CONFESSORE: OK. I think Americans are usually people are thinking about the corruption in the macro sense, right, the system is rigged, or Wall Street has it, right. What this does is bring it down to human size. So the secretary of the treasury took a plane flight down to watch the eclipse and his wife is Marie Antoinette, or these various people in the cabinet are having security guards or expensive furniture? People can understand that.

And what`s interesting about it is, it`s so small, it`s not just that it`s minor, it`s small.

HAYES: The smaller the better.

CONFESSORE: It`s coming from the top.

HAYES: That`s the key.

BARRO: Wimbledon tickets.

HAYES: Wimbledon tickets for David Shulkin, who is secretary at Veterans Affairs.

And the smallness I think matters because it`s tangible, $31,000 dining set. You can -- there`s also the fact that the ethical message being sent from the top. I mean, you had a remarkable thing that happened today, which is there`s this thing called the Hatch Act. It`s an important piece of legislation that tries to create a kind of church state separation between official government duties and politicking.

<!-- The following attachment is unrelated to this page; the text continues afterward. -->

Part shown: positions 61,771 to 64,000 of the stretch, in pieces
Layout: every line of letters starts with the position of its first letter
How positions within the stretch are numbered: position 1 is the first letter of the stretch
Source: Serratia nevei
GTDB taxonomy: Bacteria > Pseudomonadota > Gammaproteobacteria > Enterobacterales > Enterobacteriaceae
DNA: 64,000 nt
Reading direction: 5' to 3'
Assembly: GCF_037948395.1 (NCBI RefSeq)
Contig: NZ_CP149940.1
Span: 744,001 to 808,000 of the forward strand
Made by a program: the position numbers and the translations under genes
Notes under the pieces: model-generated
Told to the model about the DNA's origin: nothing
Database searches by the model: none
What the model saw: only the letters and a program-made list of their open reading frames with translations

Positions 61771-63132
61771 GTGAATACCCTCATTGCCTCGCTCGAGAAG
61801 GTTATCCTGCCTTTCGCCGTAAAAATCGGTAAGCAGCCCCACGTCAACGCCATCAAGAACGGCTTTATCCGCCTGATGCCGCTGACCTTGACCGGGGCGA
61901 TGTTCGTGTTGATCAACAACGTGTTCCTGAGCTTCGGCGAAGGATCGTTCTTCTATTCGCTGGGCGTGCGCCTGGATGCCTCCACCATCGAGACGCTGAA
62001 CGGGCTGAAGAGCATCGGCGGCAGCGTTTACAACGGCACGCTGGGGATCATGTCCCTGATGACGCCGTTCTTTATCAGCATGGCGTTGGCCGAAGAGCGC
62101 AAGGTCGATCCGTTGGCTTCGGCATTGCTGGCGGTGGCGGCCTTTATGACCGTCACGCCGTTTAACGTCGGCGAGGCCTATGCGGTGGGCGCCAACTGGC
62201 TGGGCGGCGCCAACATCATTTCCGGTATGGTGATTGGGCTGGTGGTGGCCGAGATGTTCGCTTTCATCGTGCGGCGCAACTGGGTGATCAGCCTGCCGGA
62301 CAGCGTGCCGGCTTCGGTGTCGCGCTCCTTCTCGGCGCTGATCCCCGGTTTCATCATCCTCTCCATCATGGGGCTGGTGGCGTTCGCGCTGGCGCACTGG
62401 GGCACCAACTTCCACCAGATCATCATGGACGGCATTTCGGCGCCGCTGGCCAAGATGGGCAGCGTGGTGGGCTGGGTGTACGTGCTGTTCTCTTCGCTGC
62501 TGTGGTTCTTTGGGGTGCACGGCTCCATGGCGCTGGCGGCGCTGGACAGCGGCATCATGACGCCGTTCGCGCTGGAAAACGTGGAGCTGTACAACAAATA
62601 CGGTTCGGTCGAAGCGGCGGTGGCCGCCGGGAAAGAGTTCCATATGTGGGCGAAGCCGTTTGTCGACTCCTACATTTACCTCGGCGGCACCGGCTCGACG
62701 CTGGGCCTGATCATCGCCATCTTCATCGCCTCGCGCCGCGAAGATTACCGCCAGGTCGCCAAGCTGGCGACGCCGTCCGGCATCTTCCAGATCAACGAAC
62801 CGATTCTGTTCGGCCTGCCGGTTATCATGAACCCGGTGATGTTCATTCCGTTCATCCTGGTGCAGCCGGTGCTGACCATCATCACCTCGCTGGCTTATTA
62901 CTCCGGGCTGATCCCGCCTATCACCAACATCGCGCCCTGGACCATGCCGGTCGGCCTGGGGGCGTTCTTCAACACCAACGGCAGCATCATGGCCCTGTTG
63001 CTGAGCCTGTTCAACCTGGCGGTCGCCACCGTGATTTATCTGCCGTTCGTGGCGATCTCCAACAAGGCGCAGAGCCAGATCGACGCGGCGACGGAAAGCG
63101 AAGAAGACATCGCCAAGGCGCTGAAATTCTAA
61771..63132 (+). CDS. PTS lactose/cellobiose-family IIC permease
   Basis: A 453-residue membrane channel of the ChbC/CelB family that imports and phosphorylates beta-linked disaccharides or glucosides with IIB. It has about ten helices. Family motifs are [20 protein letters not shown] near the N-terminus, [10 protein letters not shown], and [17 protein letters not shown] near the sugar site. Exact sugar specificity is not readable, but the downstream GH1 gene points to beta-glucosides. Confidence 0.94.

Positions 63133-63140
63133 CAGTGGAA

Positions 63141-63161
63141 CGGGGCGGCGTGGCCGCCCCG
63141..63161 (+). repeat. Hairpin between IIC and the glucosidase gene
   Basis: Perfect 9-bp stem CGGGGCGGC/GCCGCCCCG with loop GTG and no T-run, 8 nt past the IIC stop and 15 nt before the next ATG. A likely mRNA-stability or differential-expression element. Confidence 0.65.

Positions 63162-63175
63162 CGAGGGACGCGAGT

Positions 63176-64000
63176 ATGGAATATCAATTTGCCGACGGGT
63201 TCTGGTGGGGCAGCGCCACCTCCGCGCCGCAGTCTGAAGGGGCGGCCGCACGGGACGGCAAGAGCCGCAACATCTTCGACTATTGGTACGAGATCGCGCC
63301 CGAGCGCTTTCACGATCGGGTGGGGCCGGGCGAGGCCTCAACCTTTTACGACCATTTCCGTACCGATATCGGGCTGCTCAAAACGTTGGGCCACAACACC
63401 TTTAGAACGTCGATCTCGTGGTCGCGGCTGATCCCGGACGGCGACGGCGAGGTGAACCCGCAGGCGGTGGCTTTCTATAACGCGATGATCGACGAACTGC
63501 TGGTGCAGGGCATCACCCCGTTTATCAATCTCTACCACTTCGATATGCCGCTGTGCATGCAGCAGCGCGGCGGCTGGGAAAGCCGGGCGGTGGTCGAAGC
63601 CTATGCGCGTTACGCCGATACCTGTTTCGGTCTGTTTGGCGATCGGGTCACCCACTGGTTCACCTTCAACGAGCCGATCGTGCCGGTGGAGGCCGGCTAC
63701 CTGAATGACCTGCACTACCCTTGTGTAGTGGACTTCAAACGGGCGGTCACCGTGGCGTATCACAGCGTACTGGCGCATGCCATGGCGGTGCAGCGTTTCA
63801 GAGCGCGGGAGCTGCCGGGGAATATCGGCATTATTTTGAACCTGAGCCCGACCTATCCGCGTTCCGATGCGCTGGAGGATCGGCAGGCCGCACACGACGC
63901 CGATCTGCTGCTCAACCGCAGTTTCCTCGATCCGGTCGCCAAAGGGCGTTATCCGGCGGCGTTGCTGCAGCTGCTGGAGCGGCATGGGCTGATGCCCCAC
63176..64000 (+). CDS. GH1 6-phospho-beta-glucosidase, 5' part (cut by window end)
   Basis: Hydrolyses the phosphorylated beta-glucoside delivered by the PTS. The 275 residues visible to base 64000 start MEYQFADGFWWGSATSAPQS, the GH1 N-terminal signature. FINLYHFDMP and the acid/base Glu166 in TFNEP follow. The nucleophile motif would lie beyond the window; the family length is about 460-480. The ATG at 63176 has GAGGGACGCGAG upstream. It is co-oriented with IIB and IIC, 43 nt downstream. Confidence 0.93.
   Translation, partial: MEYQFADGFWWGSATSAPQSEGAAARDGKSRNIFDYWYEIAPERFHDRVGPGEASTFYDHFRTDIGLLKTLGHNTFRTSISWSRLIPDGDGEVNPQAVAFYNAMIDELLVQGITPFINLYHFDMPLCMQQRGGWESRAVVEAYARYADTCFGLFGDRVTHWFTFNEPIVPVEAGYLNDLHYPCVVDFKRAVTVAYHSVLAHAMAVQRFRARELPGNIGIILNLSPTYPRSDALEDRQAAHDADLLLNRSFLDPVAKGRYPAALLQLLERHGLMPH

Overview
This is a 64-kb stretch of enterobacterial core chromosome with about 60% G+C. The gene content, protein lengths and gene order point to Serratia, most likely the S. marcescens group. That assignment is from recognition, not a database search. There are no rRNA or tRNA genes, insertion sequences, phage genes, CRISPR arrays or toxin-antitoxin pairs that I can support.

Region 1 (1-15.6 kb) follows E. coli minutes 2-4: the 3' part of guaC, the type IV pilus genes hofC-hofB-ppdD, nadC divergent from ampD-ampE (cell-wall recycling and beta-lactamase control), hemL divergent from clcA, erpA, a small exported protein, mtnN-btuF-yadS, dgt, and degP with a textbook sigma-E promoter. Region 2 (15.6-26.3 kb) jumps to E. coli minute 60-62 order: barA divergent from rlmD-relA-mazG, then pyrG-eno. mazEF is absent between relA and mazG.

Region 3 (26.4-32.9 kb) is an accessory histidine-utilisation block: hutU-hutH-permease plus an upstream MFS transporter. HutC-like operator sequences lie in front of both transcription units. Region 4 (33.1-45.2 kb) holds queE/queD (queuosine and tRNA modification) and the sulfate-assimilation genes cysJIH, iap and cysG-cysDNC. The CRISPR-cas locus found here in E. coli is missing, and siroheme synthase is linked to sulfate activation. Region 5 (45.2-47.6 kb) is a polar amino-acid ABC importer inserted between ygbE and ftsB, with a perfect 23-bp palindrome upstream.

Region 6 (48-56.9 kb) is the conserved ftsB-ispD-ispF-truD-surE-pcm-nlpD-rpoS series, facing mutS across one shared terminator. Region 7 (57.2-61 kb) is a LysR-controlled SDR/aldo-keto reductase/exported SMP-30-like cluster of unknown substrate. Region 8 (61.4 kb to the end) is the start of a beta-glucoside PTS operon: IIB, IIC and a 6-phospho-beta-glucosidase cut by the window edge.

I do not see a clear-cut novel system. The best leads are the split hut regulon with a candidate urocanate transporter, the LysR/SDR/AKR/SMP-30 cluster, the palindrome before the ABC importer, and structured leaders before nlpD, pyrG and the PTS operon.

And that`s a tricky thing in the White House. You know, everyone in the White House at some level is constantly working on politics. But Kellyanne Conway goes on TV in her official capacity and basically endorses accused child molester Roy Moore. And this sort of watch dog lawyer called the Office of Special Counsel says today you violated the Hatch Act twice. And the White House says yeah.

WILLIAMS: Yeah. That`s the...

HAYES: And that`s the message.